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R/V Wecoma: 27 September 2008, 1258

Our expert crew on the Bridge will keep us out of harm's way, avoiding big ships like these.

R/V Wecoma: 27 September 2008, 1258

We begin a Columbia River entrance 25-hour time series transect, right across the maw. The southern end of the transect crosses the major shipping lanes feeding into the Columbia. Shown here on our navigation display is the R/V Wecoma about to cross the shipping lanes.

R/V Wecoma: 27 September 2008

We were so intrigued by the SlowDrop data,
we felt compelled to violate policy and touch the screen!

R/V Wecoma: 27 September 2008

We were able to locate a remarkably sharp plume front (pictured), where fresh water ebbing out of the Columbia meets salt water. We SlowDropped here and found thin layers associated with this front.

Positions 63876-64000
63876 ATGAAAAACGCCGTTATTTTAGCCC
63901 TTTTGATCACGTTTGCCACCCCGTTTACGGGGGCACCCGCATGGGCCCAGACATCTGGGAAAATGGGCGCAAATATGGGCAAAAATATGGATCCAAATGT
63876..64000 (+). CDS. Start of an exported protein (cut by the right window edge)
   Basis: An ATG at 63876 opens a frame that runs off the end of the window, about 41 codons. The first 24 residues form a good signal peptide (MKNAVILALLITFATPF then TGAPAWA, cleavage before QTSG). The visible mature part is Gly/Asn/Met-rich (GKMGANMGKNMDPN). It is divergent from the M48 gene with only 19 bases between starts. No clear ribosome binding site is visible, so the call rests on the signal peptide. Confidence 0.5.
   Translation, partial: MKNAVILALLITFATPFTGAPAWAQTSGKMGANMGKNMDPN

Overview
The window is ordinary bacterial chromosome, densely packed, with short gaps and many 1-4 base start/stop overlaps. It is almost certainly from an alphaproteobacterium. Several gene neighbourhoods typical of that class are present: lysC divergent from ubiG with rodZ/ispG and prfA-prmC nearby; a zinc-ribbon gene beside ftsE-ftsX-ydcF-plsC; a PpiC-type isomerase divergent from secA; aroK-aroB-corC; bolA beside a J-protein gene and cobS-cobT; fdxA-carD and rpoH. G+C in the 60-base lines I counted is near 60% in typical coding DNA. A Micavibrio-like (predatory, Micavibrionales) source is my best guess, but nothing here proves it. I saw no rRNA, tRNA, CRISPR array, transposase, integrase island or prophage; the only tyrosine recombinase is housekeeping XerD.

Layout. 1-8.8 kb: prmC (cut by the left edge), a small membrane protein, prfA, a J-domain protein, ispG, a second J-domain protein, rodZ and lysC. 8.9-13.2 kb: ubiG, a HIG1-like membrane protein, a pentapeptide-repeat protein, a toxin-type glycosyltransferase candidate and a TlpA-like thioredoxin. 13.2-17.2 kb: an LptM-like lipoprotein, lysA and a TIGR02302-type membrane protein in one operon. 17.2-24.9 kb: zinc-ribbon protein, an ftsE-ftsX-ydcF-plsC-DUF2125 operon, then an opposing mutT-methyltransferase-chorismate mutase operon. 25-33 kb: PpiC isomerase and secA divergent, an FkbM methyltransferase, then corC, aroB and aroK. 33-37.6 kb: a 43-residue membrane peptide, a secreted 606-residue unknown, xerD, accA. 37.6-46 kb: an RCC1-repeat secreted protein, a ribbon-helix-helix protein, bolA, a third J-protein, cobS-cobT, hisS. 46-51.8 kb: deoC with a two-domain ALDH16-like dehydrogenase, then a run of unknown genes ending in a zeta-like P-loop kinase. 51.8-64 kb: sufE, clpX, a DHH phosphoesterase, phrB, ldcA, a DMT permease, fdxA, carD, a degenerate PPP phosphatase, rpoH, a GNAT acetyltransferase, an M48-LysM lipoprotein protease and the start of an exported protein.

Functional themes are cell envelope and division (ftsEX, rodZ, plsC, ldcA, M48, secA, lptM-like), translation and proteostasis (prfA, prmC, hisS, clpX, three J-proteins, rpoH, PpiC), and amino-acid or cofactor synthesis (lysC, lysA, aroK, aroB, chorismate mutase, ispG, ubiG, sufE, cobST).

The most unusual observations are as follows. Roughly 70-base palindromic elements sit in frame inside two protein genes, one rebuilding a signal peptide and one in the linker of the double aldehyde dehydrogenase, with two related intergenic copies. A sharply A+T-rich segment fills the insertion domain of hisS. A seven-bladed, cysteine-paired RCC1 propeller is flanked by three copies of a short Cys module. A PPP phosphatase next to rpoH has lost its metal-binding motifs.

R/V Wecoma: 27 September 2008

Chris at SlowDrop mission control station.

R/V Wecoma: 27 September

Oscar helping to prepare the SlowDrop vertical profiler for deployment.

R/V Wecoma: 26 September 2008

Continuing to survey the plume. All is well with the boom-mounted ADCP.

R/V Wecoma: 26 September 2008, 0945

Crack in ADCP boom has been quickly repaired, welded by Chief Engineer Hank Hazen. He made it look easy, but really this is quite a skill. Thank you Hank!

R/V Wecoma: 26 September 2008, 0800

We have been surveying the Columbia River plume with CTDs and boom-mounted ADCP.

We were disturbed to find that the steel boom for the ADCP was starting to crack, in fact had almost completely cracked off (see photo). This boom is subject to surprisingly large forces in rough weather.

R/V Wecoma: 25 September 2008, 1045

Heading out to sea with the argos glider. Timed the crossing of the Columbia River bar at time of slack tidal current. Deployed drifter at 46 11.83 N, 124 14.09 W, a few miles outside of the river mouth.


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